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Air Force Selects Developer For Combat Search And Rescue Replacement Vehicle

The Boeing CSAR-X helicopter. Credit: Boeing.
by Staff Writers
Washington DC (SPX) Nov 12, 2006
The Honorable Michael W. Wynne, Secretary of the Air Force, has announced the selection of Boeing Helicopter to provide the new Combat Search and Rescue Replacement Vehicle, also known as CSAR-X. The announcement comes at the end of a fair and open competition, and thorough evaluation of multiple proposals allowing the Air Force to fulfill its number two acquisition priority.

"The Air Force is the only service with forces dedicated to the critical mission of combat search and rescue," said Gen Moseley. "We take that mission seriously and this new CSAR platform will greatly benefit all service members who perform vital work deep in hostile, uncertain or enemy territory."

The CSAR-X is a medium-lift helicopter that will replace the Air Force's fleet of HH-60G Pave Hawk helicopters, which are quickly approaching their useful service life limit.

The primary mission of the CSAR-X will be to recover downed aircrew and isolated personnel in a combat environment. Rescue forces may also conduct missions such as non-conventional assisted recovery, evacuations of non-combatants, civil search and rescue, international aid, emergency medical evacuation, disaster/humanitarian relief, and insertion/extraction of combat forces.

"The increased capabilities that CSAR-X will provide our joint force commanders and future civil disaster needs is tremendous," said Gen Moseley. "From Operations in Iraq, to Afghanistan, to civil support during Hurricane Katrina, Air Force rescue forces do amazing things to ensure that others may live."

The CSAR-X will be designed to deploy quickly and to operate out of austere locations worldwide. Additionally, the Combat Search and Rescue mission requires the helicopter to operate in the day or night during adverse weather conditions and in a variety of spectrums of warfare to include Nuclear, Biological, and Chemical (NBC) environments. On-board defensive capabilities with armor will permit the CSAR-X to operate and survive in a higher threat environment than legacy systems.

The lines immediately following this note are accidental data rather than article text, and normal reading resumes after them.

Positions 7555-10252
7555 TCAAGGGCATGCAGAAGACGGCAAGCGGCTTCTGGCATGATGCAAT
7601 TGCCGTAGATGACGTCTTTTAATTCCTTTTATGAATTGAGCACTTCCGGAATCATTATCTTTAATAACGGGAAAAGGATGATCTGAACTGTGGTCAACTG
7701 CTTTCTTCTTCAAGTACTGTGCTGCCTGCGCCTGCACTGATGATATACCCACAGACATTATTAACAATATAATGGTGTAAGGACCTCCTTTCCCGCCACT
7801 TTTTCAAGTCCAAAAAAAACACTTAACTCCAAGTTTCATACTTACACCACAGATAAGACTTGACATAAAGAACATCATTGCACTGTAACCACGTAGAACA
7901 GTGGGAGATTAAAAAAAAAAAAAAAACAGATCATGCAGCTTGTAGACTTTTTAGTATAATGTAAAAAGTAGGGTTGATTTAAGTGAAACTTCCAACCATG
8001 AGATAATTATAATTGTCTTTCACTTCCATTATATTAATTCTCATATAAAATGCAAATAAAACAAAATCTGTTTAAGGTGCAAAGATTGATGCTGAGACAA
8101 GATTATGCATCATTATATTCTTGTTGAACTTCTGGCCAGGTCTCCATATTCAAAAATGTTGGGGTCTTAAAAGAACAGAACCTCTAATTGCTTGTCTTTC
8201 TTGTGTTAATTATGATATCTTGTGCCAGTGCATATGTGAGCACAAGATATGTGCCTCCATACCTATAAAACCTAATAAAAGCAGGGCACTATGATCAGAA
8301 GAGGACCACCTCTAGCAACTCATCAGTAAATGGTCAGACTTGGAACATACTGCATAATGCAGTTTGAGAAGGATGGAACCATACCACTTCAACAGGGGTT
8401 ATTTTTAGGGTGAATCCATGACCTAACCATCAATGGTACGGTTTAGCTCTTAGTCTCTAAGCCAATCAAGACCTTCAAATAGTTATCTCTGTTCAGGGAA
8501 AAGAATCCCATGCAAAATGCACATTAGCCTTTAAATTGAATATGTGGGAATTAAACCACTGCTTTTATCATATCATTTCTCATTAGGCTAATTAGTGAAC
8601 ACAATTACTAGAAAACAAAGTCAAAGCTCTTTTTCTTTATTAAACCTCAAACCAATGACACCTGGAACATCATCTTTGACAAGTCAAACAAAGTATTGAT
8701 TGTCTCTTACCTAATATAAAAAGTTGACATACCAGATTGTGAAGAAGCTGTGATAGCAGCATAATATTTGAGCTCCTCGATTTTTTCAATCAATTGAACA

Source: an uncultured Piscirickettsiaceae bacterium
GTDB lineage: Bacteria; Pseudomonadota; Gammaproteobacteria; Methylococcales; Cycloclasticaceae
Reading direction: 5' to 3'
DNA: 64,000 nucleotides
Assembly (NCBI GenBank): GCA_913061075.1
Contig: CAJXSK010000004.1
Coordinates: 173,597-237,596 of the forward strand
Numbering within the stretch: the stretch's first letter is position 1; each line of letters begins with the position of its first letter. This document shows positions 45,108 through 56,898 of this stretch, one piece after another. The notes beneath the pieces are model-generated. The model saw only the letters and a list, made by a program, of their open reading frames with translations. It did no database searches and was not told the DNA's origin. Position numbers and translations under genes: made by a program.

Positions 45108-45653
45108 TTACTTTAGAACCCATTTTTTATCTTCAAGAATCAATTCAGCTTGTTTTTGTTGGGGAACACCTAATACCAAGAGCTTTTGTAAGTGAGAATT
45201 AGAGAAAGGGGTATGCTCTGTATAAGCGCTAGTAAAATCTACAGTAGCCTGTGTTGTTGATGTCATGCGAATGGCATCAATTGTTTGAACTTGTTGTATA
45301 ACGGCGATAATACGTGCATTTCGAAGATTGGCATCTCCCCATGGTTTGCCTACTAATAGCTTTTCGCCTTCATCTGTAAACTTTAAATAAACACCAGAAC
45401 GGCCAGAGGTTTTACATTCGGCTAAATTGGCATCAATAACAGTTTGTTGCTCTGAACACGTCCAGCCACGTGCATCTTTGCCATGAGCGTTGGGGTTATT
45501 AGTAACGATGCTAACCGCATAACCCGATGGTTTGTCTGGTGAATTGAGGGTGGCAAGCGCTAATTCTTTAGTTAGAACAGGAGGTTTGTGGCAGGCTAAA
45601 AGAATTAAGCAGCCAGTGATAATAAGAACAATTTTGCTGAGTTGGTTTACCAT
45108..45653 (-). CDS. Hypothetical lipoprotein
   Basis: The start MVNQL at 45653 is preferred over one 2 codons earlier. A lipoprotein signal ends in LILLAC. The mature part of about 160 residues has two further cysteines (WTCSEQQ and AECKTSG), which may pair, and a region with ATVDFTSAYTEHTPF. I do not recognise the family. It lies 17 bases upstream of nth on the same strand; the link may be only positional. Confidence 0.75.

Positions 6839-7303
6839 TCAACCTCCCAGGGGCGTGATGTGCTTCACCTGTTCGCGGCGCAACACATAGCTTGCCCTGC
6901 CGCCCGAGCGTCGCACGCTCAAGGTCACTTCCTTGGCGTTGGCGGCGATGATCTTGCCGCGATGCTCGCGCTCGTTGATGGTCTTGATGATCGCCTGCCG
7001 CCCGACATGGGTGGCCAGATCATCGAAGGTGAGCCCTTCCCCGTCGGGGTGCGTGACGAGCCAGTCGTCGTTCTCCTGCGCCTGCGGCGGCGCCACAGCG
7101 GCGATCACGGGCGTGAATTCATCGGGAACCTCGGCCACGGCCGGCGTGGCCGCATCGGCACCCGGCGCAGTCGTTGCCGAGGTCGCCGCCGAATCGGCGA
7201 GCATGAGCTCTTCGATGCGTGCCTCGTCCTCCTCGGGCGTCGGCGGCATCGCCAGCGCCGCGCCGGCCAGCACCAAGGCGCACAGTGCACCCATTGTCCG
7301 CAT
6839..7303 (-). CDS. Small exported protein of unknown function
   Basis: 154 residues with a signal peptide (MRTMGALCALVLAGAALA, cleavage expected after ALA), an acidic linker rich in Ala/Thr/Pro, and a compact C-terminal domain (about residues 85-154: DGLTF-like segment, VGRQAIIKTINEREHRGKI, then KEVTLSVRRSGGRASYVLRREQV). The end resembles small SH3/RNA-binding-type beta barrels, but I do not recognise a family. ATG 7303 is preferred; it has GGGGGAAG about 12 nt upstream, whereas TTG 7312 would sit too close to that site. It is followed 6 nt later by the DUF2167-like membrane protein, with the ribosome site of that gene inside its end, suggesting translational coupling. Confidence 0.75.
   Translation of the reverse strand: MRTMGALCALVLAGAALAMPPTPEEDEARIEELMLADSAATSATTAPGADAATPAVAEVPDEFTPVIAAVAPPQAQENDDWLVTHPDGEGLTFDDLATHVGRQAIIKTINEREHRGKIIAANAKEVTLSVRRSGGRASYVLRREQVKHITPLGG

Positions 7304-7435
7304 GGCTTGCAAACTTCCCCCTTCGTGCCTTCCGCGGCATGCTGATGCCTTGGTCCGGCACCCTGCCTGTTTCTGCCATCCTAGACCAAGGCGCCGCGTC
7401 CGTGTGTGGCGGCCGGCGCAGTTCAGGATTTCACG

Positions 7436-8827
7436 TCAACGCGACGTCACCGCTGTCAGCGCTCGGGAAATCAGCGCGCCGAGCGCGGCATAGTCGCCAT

The CSAR-X program office plans to procure 141 HH-47 aircraft with associated training and logistics support. The Air Force plans to achieve Initial Operational Capability (IOC) with its first ten new CSAR aircraft by the end of 2012.

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Teledyne Awarded Army Contract For Third Generation Infrared Imaging Sensors
Los Angeles CA (SPX) Nov 10, 2006
Teledyne Technologies have announced that Teledyne Imaging Sensors has been awarded a $3.8 million contract by Alion Science and Technology on behalf of the U.S. Army's Night Vision and Electronic Sensors Directorate to deliver prototypes of third generation dual-band infrared imaging sensors. The imagers are being developed to support the Army's goal of providing warfighters with the ability to identify threats on the battlefield before the enemy can detect their presence.







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